Assuring a Future for Long-Term Care Services and Supports in Texas

Texas Public Policy Foundation | Published on December 19, 2012

By James C. Capretta and Andrew Croshaw, Michael Deily, Laura Summers

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Executive Summary:

Texas Medicaid spending is on an unsustainable trajectory. The program’s expenditures now consume 25 percent of the state budget, making it increasingly difficult to adequately address other vital state needs. With the recent recession and a slowly recovering economy, Texas is struggling to close budget gaps. The problem has been exacerbated by an increase in Medicaid enrollment and spending, which is a reflection of the tough economic times.

This is not the first time, nor is it likely to be the last, that the counter-cyclical nature of the Medicaid program has created a heavy burden on the state. Although reductions have been seen in services and provider payments, the state’s ability to meet other important commitments continues to be challenged. Even in good economic times, Medicaid spending has outpaced growth in state tax revenues. With new federal mandates and changing demographics, the budget needs of the program will consume more and more of the state’s available revenues. Under the existing program structure, there is no relief in sight.

Texas Medicaid expenditures totaled approximately $28 billion in 2011. The largest share of total Medicaid spending, nearly 23 percent, provides long-term care services and supports to roughly 400,000 aged and disabled Texas Medicaid enrollees. 1 With an existing interest list for long-term community-based care services exceeding 100,000 people, and the senior population projected to double by 2030, the demand for and cost of these services will continue to expand. There is little room within the existing Medicaid structure to divert resources to pay for this growing long-term care expense given the limited availability of optional programs or benefits on the acute care side of the program. Bottom line, with the entire program consuming 25 percent of the state budget, there is little room to infuse more state revenue into the program.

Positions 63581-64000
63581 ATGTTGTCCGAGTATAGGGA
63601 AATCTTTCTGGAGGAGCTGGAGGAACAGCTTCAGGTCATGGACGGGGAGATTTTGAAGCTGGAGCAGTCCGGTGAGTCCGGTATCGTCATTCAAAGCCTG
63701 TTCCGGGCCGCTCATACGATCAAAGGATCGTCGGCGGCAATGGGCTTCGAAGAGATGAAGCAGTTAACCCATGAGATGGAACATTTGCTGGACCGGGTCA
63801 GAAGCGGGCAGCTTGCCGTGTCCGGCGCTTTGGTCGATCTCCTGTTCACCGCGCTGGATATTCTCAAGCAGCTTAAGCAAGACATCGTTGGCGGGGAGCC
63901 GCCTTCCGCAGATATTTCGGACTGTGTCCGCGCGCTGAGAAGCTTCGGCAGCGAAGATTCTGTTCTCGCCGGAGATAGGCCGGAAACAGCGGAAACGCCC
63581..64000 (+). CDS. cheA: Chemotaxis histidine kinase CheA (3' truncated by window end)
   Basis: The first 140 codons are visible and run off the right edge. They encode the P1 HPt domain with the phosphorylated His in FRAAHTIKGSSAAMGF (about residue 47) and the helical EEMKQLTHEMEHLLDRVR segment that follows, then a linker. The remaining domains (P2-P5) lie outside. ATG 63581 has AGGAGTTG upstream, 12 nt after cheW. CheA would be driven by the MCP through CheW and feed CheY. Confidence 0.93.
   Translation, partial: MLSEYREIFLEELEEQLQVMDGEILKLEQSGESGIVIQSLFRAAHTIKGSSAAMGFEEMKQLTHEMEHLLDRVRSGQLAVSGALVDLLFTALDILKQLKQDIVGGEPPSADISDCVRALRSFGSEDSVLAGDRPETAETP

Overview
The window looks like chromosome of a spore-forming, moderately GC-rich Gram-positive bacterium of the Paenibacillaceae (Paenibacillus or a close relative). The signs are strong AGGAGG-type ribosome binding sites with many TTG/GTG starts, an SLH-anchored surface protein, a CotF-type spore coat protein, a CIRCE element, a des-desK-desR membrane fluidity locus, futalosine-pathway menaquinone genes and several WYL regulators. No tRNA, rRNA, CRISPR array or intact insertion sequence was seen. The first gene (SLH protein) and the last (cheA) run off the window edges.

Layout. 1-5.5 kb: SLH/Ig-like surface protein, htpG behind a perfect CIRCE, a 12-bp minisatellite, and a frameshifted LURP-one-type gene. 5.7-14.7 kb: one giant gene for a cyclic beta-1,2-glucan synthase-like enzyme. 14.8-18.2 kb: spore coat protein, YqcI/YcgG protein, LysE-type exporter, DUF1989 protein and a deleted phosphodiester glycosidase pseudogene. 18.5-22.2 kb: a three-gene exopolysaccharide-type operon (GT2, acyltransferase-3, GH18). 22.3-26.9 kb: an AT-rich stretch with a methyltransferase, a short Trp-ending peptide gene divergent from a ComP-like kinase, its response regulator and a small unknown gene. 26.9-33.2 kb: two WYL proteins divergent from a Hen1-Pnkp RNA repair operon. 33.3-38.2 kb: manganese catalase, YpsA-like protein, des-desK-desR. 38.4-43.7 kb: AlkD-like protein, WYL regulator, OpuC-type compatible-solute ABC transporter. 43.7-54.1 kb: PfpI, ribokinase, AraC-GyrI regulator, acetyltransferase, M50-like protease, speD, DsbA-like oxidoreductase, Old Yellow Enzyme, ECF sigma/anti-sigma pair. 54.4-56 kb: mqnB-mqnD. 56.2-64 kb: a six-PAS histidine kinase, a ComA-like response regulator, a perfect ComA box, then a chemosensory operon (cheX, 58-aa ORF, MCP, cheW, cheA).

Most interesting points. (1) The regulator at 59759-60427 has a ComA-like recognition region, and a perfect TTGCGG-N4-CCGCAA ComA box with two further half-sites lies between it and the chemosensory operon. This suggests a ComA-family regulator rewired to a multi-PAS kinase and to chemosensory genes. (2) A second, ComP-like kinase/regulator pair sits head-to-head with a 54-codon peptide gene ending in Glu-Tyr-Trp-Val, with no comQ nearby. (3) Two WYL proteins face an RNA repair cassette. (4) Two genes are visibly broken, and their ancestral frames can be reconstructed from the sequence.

The Medicaid program structure itself is much to blame for today’s problems. The federal-state matching program creates enticing opportunities for states to maximize federal funding. An open-ended ability for Texas to draw down federal dollars with relatively modest state contributions has grown the program well beyond its intended scope. Despite the recognition that the state is on a financially deleterious path, perverse incentives persist. Federal restrictions on state reductions, together with the natural reluctance on the part of the state to reduce state expenditures when it can mean a two-fold loss of federal contributions, make it almost impossible to rein in Medicaid program costs. As such, it is time to discuss fundamental reform of the Medicaid program.

Fundamental structural change must begin by ending states’ open-ended entitlement to federal funding. This can be done by eliminating the link between state contributions and federal matching payments, through a federal block grant to the states. The federal government would benefit from a defined and predictable expenditure trend line, and the state from a steady federal revenue source. States would be motivated to clarify goals and manage programs efficiently. It would provide states with flexibility in how to best meet program goals as well as increase state accountability for program outcomes.

Within a block grant, Texas could restructure its long-term care delivery system to better meet the needs and preferences of its residents while also staying within budgetary constraints. One such approach would be to modify the Medicaid benefit entitlement. The current “one size fits all” approach often entitles Medicaid enrollees to unnecessary, even unwanted benefits, and has the unintended consequence of providers receiving de facto entitlement to provide a broad range of services to enrollees.